Fresno County officials say they share the concerns and are focused on reducing new HIV infections among youths, but it's unfair to compare case numbers in the county to San Francisco. "That's like comparing kiwi to watermelon," says Jena Adams, supervising communicable disease specialist at the Fresno County Department of Public Health. "San Francisco has an infrastructure that Fresno County will never have," she says. "It's just a completely different atmosphere."
San Francisco's HIV program has had financial support from the city and outside sources, as well as from the state, to build a big budget — about $57 million this fiscal year — to fight new infections. Since 2010 it has developed a complex system of outreach, testing, prevention and treatment.
The Fresno County health department gets funding for HIV prevention only from the state. This fiscal year it received $296,685. And the county has not restored HIV services to pre-2010 levels when a sexually transmitted disease clinic offered HIV testing, counseling and treatment. The STD clinic now offers HIV testing but refers HIV-positive patients to doctors outside for care. The clinic has limited testing and treatment for syphilis.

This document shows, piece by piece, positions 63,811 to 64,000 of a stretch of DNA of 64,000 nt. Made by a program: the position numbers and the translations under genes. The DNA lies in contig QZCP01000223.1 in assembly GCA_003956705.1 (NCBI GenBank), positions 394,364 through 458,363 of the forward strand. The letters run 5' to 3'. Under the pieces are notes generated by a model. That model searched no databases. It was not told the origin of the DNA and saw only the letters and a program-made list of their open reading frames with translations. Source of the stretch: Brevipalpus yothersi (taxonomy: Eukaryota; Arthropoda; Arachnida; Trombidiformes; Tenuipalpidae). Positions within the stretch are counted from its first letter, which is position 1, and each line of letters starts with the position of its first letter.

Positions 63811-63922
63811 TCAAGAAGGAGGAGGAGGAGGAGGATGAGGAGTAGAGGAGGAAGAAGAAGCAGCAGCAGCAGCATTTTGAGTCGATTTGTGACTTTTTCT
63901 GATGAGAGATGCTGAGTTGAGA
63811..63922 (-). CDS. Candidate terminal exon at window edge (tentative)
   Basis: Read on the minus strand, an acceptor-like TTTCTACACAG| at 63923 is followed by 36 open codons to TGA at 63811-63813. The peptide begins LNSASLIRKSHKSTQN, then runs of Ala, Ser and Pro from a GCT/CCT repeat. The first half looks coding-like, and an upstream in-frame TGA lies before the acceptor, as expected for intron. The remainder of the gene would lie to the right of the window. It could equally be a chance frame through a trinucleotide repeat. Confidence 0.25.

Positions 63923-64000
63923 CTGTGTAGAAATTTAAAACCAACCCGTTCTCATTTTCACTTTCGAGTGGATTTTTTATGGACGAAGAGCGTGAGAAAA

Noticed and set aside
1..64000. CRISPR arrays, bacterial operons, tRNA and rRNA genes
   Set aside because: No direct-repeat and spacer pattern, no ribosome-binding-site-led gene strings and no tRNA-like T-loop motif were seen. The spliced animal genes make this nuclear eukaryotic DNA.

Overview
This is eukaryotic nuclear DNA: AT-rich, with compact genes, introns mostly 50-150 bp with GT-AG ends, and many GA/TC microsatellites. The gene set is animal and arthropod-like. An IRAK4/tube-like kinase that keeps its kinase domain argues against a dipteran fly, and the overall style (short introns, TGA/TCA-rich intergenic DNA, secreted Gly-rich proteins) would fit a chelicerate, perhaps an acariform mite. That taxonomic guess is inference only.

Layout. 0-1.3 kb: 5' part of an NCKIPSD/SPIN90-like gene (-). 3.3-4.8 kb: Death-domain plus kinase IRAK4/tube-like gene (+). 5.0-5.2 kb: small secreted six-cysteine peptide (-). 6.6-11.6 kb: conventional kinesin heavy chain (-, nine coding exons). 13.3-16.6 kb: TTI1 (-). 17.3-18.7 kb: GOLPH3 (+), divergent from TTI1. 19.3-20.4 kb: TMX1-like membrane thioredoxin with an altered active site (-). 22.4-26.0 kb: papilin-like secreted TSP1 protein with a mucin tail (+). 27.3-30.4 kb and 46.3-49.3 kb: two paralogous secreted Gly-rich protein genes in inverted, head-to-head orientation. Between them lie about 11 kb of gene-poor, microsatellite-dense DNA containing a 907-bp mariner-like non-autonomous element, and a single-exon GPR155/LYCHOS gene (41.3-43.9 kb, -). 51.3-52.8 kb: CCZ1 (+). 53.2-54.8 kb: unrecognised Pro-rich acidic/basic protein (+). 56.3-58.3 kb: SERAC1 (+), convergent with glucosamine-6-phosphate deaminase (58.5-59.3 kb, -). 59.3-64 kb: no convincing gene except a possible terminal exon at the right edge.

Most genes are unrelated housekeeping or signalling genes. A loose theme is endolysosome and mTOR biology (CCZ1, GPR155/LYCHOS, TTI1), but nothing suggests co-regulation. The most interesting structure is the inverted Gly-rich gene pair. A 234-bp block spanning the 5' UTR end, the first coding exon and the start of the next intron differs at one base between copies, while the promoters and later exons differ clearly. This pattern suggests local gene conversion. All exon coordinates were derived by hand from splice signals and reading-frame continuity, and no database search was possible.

Health officials made the decision to essentially close the STD clinic in 2010 to save about $523,000 and help plug a $5 million hole in a $54.8 million department budget to keep everything from restaurant inspections to flu-shot clinics open.
State health officials say there's no direct evidence to prove that county HIV clinics help reduce infection rates, but they do provide important services that are key to prevention. Twenty counties in California have HIV clinics. In the central San Joaquin Valley, Madera and Tulare counties offer testing and the pre-exposure prophylaxis PrEP. Kings County offers testing. Merced County closed its STD clinic in 2013. Merced offers HIV testing only at mental health rehabilitation sites in the county.